A good bottle of wine is always a great idea. Whether it’s to celebrate your recent promotion or to just enjoy the company of the people you love, you can always whip up a bottle or two and have a great time.
While people would associate whiskeys with the gentlemen, wine too is a great drink to learn about and appreciate. It can be overwhelming at first with all the options and details that most aficionados may be so conscious of, but once you get the hang of the flavors and finding the ones that will work for you, it isn’t that complicated. Here are a few things to remember when you’re just starting to appreciate this sophisticated drink.
Understand the terms
When people talk about wine, they have a few terminologies that they like to bring up. Here’s a quick rundown of wine jargon.
People sometimes describe wines through their bodies — light, medium, and full. This is their reference for how thick the wine feels on the tongue. It refers to the feeling and not the flavor. Also, more often than not, the body also corresponds to the drink’s alcohol content. Usually, the heavier the body, the higher the alcohol by volume.
Just like the body, tannin is a reference to the sensation that you get from drinking wine. However, instead of thickness, this refers to the texture of your drink. This textural element makes a wine’s taste dry, and you can feel it in action when there’s a sensation in your mouth that feels like it’s being dried out. Tannins add bitterness, astringency, and complexity to your drink.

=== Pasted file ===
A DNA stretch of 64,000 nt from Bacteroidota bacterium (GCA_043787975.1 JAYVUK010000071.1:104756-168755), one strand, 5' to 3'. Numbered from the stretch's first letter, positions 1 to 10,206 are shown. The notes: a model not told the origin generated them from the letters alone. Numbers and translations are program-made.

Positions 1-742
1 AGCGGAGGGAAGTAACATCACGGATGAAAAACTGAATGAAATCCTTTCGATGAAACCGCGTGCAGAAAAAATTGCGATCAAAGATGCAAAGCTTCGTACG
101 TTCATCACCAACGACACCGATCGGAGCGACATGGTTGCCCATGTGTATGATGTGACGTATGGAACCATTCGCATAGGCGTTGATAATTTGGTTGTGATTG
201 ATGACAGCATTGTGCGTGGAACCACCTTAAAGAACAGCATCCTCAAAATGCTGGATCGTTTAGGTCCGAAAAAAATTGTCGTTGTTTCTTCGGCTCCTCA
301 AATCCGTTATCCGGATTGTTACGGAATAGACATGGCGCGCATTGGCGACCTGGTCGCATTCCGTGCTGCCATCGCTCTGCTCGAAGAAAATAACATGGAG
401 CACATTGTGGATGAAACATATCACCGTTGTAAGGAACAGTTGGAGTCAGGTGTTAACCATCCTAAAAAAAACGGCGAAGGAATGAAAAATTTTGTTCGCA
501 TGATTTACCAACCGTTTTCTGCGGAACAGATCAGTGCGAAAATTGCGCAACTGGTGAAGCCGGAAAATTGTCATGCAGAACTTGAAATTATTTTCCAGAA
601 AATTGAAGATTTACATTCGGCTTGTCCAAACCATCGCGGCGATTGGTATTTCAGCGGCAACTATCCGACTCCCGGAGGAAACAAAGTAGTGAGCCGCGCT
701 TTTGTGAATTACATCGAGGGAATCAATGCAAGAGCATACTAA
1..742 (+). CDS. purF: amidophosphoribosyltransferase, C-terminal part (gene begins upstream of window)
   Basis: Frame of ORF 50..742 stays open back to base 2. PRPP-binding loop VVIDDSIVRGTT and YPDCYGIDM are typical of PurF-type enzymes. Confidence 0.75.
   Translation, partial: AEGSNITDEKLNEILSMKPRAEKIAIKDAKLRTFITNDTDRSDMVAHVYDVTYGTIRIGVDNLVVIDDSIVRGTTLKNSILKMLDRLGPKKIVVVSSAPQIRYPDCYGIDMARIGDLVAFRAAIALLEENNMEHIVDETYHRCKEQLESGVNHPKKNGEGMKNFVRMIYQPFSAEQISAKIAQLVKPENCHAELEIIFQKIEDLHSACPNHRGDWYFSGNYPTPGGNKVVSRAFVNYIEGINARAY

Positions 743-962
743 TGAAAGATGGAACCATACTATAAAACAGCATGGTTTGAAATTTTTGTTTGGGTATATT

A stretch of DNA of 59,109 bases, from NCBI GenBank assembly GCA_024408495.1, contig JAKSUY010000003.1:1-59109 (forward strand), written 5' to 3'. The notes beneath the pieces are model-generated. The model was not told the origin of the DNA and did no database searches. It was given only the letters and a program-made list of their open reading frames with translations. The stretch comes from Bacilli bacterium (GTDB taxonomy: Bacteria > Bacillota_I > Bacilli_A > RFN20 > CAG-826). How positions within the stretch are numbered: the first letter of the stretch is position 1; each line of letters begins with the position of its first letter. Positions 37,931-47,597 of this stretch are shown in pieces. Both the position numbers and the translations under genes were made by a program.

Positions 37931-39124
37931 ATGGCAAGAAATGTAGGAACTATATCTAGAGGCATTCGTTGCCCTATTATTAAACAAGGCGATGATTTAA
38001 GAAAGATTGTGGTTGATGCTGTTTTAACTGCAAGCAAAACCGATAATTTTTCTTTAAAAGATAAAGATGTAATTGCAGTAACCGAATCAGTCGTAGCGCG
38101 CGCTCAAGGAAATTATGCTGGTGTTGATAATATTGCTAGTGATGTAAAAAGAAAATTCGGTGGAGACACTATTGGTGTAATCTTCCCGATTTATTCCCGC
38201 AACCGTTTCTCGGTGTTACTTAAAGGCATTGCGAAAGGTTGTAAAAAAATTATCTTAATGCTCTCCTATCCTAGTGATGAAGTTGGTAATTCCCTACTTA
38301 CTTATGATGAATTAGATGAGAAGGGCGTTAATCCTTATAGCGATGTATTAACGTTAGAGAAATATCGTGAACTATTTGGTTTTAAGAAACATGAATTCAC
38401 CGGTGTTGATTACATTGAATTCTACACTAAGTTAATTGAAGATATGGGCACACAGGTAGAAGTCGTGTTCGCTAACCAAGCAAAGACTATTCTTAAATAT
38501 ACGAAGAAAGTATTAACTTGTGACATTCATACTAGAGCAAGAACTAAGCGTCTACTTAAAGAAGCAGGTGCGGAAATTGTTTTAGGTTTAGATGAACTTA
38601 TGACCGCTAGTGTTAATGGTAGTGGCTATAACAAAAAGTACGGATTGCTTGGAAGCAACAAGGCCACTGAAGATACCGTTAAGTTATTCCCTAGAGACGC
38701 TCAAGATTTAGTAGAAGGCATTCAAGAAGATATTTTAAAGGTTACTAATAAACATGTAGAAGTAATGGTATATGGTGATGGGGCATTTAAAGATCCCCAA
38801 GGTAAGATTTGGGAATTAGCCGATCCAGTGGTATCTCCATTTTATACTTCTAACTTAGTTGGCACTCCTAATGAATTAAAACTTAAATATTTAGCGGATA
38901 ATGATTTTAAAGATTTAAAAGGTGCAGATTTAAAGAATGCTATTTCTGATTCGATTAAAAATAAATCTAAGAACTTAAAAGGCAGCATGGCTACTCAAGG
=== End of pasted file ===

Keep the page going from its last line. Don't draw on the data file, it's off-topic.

This term refers to where your wine came from. The production and geographical positioning of your wine’s origin affect the flavor and taste, so this is an important factor for wine lovers.
This describes the process where wine is processed and bottled. While people would automatically describe older wines as better, that is not necessarily the case. There are wines that are meant for mass production and the difference in year does not drastically affect the taste. However, there are wines that are meant to be aged, and these are the ones that are usually more expensive.
Know the aromas
Most wine connoisseurs would give you a description of your drink’s aroma. Basically, it’s the smell that you get when you have a whiff of your wine. Here’s a helpful guide to further understand what they mean.
Fruity: As the term suggests, this means that your wine’s aroma is reminiscent of fruits, usually citrus fruits, berries, tropical fruits and dried fruits.
Sweet: This usually refers to hints of chocolate, toffee, honey, and vanilla
Wooden: Aromas like this mostly come from oak, pine, fir, an cedar.
Spicy and savory: These are the richer flavors usually from smoke, pepper, cinnamon, and coffee.
Herbal and floral: These are lighter aromas that come from herbs and flowers, such as mint and eucalyptus, and flowers like jasmine and other blossoms.
Dairy and nutty: These aromas give off notes the likes of butter, bread, almond, and hazelnut.
Mineral: It may sound weird but this one refers to the aroma of metals, petrol, and even moss and damp leaves.
Ever wondered why people swirl the wine around before taking a sip? Apparently, swirling helps release your drink’s aroma.
Also, when drinking a full-bodied red wine, it is best to let it sit and breathe for a few minutes or even for a few hours after popping the cork to help it improve its flavors. This is called decanting and it’s always a nice way to allow yourself to fully enjoy your wine experience.